Telltale has hit another home run with the debut episode of its licensed Game of Thrones series. However, it's not going to be for everyone, as it will only appeal to fans of the franchise and may be too wordy for some.
Finally it's here, Telltale Games adaption of Game of Thrones. Taking influence from the immensely popular HBO series, episode one Iron From Ice takes place between season 3 and eventually leads up to season 5
While it has some minor foibles, and you undoubtedly need to have watched up to the end of the show's Season 3 to get what's going on, if you're a fan of the show you'll definitely love this. Telltale have tied themselves to Westeros brilliantly - now let's see if they can survive their Second Episode Is The Worst In The Season curse.
Iron from Ice is a great start to a promising series, mixing great dialogue with important choices. Its visuals may not be up there with Telltale´s best but this is nonetheless a hugely enjoyable episode.
Game of Thrones Episode One: Iron and Ice isn't an easy game to play, mainly due to the nature of the theme at hand and the fact that no matter what you do, someone close to you is still going to get it. But that's just how Game of Thrones works, and the more of a fan of the show you are, the more captivated you'll feel playing the game. And if you're not a fan, it just might make you one. That Red Wedding, though…
Adapting a prestige cable drama like Game of Thrones is no easy feat and could have easily ended in embarrassment for Telltale Games. Thankfully, they've done a very good job of capturing the show's often depressing essence, setting the stage for an intriguing story to come. With the show's fifth season still four months out, Iron from Ice proves itself a very good appetizer for one of the most popular series on television despite the occasional technical hiccup.
The first episode, as is typical for Telltale, is nothing more than a foundation for the tale to come. It helps to establish new characters and the overall arc of the story. It's actually a slow start, but ends of such an incredibly cliffhanger that I really can't see anyone playing this and then not immediately investing in the season pass for the rest of the thing.
Although Game of Thrones: Episode One - Iron from Ice is yet to test new waters with its gameplay, the difference of multiple lead characters and their impact on the bigger world is very promising and it's going to be interesting to see how it pays off in future releases. As a standalone chapter, whilst a little narrative heavy and gameplay light, it's a great start that fans of Telltale and Martin's series will adore, capturing the tone of the source material perfectly.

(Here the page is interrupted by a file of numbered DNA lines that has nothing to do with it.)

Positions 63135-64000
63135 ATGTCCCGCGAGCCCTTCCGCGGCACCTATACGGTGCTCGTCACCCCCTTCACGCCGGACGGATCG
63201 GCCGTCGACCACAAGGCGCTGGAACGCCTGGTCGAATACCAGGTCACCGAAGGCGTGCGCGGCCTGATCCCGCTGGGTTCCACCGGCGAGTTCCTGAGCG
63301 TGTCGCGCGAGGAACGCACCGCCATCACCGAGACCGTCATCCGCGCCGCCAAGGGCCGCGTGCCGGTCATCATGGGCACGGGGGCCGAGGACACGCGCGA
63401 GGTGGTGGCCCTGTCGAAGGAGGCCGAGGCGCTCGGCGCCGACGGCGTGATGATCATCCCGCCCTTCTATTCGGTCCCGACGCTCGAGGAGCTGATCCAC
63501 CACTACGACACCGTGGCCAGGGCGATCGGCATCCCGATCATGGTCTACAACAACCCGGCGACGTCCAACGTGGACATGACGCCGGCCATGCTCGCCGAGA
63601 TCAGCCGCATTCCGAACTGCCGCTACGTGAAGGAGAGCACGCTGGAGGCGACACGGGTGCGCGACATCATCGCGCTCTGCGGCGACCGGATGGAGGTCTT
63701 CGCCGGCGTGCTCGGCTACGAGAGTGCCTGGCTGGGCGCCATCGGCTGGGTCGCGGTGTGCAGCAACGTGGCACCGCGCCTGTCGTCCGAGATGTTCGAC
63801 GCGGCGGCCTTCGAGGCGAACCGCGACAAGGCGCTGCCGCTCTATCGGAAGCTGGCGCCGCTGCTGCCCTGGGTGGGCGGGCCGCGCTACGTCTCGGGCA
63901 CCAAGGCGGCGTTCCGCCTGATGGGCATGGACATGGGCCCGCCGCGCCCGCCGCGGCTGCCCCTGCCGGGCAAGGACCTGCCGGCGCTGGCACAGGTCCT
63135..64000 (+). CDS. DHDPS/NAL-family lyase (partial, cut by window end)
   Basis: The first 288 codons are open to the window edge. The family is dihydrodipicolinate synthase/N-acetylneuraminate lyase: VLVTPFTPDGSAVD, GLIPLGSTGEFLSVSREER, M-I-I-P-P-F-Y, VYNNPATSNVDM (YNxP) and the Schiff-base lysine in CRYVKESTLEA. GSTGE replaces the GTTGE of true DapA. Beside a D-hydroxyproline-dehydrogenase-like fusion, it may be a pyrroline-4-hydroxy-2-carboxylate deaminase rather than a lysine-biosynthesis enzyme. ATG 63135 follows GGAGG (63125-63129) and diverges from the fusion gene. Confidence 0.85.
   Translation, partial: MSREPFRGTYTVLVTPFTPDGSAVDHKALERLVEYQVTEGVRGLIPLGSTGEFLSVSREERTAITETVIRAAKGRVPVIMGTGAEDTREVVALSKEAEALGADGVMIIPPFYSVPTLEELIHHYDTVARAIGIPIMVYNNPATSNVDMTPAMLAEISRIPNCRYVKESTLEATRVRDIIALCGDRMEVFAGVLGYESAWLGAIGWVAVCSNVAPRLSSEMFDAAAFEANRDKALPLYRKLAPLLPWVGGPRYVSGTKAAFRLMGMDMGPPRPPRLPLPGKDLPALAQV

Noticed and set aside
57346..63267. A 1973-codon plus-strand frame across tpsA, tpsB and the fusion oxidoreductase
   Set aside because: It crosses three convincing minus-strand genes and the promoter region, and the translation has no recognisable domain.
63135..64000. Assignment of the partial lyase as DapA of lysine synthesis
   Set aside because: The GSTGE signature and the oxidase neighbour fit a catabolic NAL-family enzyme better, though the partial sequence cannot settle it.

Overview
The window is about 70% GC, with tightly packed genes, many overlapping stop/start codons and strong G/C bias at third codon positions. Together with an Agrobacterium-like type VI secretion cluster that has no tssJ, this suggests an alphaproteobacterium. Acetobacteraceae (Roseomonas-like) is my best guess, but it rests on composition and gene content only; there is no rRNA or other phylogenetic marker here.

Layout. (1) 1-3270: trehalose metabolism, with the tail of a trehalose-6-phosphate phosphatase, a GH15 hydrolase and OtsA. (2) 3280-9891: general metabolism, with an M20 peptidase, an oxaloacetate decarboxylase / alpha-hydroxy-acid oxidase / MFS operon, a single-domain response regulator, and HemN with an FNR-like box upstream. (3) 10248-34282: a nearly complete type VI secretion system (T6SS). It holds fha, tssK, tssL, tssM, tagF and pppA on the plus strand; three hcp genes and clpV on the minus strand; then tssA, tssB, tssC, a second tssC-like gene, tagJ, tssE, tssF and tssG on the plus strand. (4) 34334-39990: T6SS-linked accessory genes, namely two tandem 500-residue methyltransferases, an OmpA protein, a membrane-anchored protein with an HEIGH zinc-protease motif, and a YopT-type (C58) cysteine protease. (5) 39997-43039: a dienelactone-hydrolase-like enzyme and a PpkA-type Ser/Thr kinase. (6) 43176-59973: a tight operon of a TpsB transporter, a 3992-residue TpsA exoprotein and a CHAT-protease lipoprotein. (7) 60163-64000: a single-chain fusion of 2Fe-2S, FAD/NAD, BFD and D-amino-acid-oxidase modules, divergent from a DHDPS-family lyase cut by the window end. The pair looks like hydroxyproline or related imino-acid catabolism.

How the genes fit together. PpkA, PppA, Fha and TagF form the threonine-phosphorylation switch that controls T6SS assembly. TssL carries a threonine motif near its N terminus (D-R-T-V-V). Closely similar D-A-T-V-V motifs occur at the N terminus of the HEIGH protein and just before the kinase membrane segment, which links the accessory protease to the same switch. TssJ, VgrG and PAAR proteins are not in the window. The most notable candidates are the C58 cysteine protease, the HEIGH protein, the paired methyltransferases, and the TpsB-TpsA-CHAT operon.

As a setup episode, Game of Thrones: Episode 1 – Iron From Ice has all the right hooks to keep fans enthralled and newcomers interested. While it is very light on the puzzle and exploration elements, it is very deep when it comes to the story. The overall tone is spot-on with the show, and even though there are a number of questions to be answered, what's presented here is compelling enough to make you want to see what happens next.
The first episode of the game series is a finely crafted adventure game adaptation — it's a good blade with a few imperfections, but with some polish and sharpening, it will be keen as a blade in the night.
What this first episode sets up though, holds tremendous potential for the season ahead. And while banking on potential can be dangerous for an episodic game, if Telltale can maintain the precedent it's setting here for narrative risks and twists then the payoff will be all the better for it in the end.
The first episode of Telltale's Game of Thrones series isn't exactly groundbreaking but it successfully draws you in to learn what happens next to the Forresters. The art style and the vocal talents are superb and the new characters feel ripped from Martin's pages, for better or worse.
A well-paced, well-observed and suitably vicious opening episode, showing that Telltale's latest series is up to the task of matching the theme and tone of the Game of Thrones source material.
Game of Thrones: Episode One – Iron From Ice is another great narrative effort by a rising development team. It's full of drama and well-choreographed action scenes, each of which push the plot forward at a brisk pace. Some of the sequences drag on a bit too long and some of the combat doesn't feel as gripping as in Tales from the Borderlands, but these aren't serious issues.
This first episode "Iron From Ice" was eye-opening and intense. It sets the scene from start to a very "oh my goodness" finish. If this is how the following episodes are going to be--I cannot wait for the rest! I highly recommend this for any fan and this is for fans.
The premiere episode in Telltale's Game of Thrones series does a lot of things right. Certainly, it manages to capture the political overtones as well as the high fantasy setting of the series it is based on, and it does them justice, bringing in new characters and plots not adapted from the book series. That's an achievement in itself, and while it doesn't stray too much from Telltale's formula, it adapts an excellent property to something which we've seen hit the mark time and time again.